Exceptions include taxes, social security contributions (provided they do not exceed 13.8% of employees' gross salaries), foreign exchange losses (relevant, among others, for teams based in the UK but paying in euros), penalties to the FIA's "Cost Cap Administration," and depreciation of intangible assets (except for software and patents relevant to race operations).

In simple terms, the cost cap only applies to the areas of a team/manufacturer that are essential to operating the race cars.

How much does a Formula E car cost?

The price of a complete Formula E car including the powertrain is set at a maximum of 835,000 euros in the Gen3 era (since 2023). This breaks down as follows: 340,000 euros for the chassis, 245,000 euros for the battery from Williams Advanced Engineering, 227,300 euros for manufacturer parts, and 12,700 euros for the Halo safety system. There is no longer an administrative fee for the FIA, as there was during the Gen2 era.

For customer teams, an additional 250,000 euros are required for the purchase of a powertrain, making it a total of 500,000 euros per team.

Category Gen3 (2023) Gen2 (2018) Gen1 (2014)
Total car cost (for customer teams) € 835,000 € 817,300 n/a
Chassis € 340,000 € 299,600 n/a
Battery € 245,000 € 200,000 n/a
Manufacturer parts (for customer teams) € 227,300 € 250,000 n/a
FIA handling fee - € 55,000 n/a
Halo system € 12,700 € 12,700 -
Salary: How much does a Formula E driver earn?

The average earnings of Formula E drivers are estimated to be around 750,000 euros per year, according to media reports ('The Race', as of February 2020). The top earners in the electric series are believed to make between 2.2 and 2.8 million euros annually. It is expected that driver salaries will increase by 10 to 15 percent per season, in line with the growth of the Formula E.

In Season 1, there were only a few drivers who earned more than 350,000 euros. The rapid increase in salaries has made Formula E cautious about the issue, especially in light of the cost cap that applies to many other areas of the series.

Ownership: Who owns Formula E?

The media conglomerate Liberty Global of US media mogul John Malone holds the largest share of the Formula E (as of November 2019). Other major shareholders include the Eurosport parent company Discovery Communications, the Chinese sports marketing firm SECA, the Swiss bank Julius Bär, and the private equity fund Amura Capital. Formula E Chariman Alejandro Agag is also a shareholder of the series. In addition to him, Allianz, Qualcomm, and Causeaway Media Partners are among the other shareholders.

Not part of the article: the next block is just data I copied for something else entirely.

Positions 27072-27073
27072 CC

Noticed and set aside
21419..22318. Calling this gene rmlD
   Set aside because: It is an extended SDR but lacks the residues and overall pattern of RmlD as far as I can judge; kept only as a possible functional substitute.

Logistics in Formula E

At first glance, it seems impossible to transport an entire racing series around the world while respecting the environmental principles of Formula E. To tackle this challenge, Formula E has relied on logistics partner DHL from the beginning.

DHL ships most of the equipment around the planet by boat or train, trying to avoid emissions as much as possible. Only the cars are transported by airplane for safety reasons. Apart from that, Formula E has set a goal of designing the race calendar with as short distances as possible between the venues. However, this is not always possible in practice.

How big can a Formula E team be?

The number of people in each racing team at the track is limited in Formula E. Each team is allowed a maximum of 17 people working on the cars. Including the drivers, team management, media spokespersons, team doctors, and a total of eight invited guests, each team has no more than 35 people with access to the garage. Each racing team can also designate one additional driver as a reserve.

Is there a "drop score" in Formula E?

The "drop score" rule, which removed the worst individual race result from each driver's score at the end of the season, was only used in the first year. At that time, the so-called discarded result had only a minimal impact on the overall standings for Nico Prost: the Frenchman lost one point from the London race due to the regulation. Afterwards, the regulation was abolished by the organizer.